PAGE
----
Growing up, my mom would play what she called the octopus game with me. She'd trap me in a hug that had me wrapped not only in her arms but also in her legs -- that was as close as she ever came to being an octopus -- and then I had to break free (often while giggling uncontrollably). Today, I tried the octopus game for the first time with my 1-year-old; she didn't love it. So for now, it's mainly something to play with my 2-year-old, who also isn't overly enamored of it but who laughs at the accompanying tickles and, unfailingly, makes his way to freedom. If it doesn't work to go under, he goes over and if not over, then under -- or he just squirms his way out. Invariably, though, he finds a way.
In episode 8, I speak with Tyler Kirk, a blind lawyer who many thought might not graduate high school on time (he did) and might not complete college at all (he did this too). He credits his parents, with helping him succeed, as they instilled in him the sense that he'd need to figure out how to make things work; that is, if one avenue closed to him, it would be incumbent on him to find another. Thus, when he couldn't find a way to make it to his goal of becoming an economist because of his waning sight, he pivoted to law to find a fulfilling career.
As will become even more apparent in part 2 of this interview (in episode 9), Tyler is an amazing example of sheer grit, courage and determination. As the saying goes, where there's a will, there's a way. That is, he's confident and an optimist -- but he's also a pragmatist. After fighting/denying his progressive sight loss as a child, he realizes it was a mistake to pretend he wasn't different and wasn't going blind. And as a young adult, when he lost the remaining bit of vision he had (around age 24), he had to concede that the career he'd initially chosen for himself was no longer in reach.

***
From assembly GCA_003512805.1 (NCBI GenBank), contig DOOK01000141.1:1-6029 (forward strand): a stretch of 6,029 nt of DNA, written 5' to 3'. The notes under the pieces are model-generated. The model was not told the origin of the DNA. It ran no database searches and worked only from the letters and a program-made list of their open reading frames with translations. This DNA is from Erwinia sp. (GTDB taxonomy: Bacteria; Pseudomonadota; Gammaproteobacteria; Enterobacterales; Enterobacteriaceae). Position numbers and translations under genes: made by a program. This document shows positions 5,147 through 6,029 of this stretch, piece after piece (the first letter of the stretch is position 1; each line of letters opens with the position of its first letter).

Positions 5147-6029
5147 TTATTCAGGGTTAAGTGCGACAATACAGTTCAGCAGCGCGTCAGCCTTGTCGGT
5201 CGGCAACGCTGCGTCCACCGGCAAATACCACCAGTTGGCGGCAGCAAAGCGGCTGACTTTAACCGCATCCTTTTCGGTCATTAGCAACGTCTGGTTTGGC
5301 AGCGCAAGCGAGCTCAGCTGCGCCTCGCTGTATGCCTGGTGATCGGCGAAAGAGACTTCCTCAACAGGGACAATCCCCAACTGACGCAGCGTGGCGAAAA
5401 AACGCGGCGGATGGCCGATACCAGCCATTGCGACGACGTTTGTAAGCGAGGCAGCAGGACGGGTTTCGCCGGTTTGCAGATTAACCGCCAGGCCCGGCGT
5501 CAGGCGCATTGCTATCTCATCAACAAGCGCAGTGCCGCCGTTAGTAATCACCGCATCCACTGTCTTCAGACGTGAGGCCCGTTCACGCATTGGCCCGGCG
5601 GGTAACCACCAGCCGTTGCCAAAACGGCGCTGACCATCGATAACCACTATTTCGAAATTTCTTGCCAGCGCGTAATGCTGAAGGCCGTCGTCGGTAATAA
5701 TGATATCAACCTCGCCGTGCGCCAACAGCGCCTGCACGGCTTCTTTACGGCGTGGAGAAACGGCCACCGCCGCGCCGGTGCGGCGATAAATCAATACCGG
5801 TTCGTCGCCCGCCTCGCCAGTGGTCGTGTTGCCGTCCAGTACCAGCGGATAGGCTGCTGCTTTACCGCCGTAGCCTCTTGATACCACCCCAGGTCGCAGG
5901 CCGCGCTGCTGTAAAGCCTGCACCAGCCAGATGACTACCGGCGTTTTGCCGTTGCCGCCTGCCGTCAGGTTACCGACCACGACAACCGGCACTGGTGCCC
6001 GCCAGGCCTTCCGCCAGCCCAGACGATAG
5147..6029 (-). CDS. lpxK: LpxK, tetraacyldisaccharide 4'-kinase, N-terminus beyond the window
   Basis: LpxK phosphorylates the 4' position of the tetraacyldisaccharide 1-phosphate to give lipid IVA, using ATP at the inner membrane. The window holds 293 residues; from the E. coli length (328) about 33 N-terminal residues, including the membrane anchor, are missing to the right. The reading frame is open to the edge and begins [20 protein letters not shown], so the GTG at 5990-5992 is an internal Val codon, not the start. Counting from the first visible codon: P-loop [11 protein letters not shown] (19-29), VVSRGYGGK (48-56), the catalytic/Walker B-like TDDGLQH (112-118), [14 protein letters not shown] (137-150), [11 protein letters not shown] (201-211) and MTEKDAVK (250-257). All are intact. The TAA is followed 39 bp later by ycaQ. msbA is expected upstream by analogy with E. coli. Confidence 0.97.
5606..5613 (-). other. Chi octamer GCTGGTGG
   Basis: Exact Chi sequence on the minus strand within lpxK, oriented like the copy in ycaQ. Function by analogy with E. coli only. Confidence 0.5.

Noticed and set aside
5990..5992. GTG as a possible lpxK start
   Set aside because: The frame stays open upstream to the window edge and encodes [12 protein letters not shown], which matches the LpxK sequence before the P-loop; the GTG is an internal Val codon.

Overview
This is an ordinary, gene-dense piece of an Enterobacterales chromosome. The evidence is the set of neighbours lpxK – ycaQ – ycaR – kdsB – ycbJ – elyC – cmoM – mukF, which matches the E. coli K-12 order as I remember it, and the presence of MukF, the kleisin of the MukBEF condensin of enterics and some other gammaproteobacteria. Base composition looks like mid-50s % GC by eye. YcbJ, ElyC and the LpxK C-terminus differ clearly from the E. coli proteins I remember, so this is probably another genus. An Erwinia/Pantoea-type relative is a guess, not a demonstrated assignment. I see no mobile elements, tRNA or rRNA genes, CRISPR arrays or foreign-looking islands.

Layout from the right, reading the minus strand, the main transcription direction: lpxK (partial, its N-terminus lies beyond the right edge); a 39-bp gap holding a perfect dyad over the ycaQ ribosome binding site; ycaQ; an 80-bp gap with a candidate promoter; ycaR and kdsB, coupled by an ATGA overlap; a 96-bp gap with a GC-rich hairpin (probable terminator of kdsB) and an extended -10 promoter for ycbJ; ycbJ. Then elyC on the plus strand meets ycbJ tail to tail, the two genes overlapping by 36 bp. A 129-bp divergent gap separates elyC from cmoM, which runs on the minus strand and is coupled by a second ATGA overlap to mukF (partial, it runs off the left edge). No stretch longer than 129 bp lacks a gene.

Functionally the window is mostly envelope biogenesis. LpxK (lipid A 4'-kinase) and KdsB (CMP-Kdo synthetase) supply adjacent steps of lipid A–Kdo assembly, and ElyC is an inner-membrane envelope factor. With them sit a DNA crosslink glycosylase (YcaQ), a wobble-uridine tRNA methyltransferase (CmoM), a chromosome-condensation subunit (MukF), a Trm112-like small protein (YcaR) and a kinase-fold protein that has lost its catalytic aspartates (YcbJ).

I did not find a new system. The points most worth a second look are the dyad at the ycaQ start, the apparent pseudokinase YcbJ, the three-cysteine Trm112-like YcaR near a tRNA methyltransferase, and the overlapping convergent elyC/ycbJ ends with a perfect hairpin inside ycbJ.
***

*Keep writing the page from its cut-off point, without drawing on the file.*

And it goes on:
There's no question that the Covid economiy is an exceptionally challenging one -- either a deep recession or perhaps even a depression. And it certainly isn't a time of endless possibility, at least not for most of us. But, taking a page from Tyler's playbook, perhaps we can make it into a time for optimism combined with pragmatism -- so we work hard, focusing on the things we can do to help ourselves/what's within our control, and then hopefully wherever we land will be a place that will make us happy.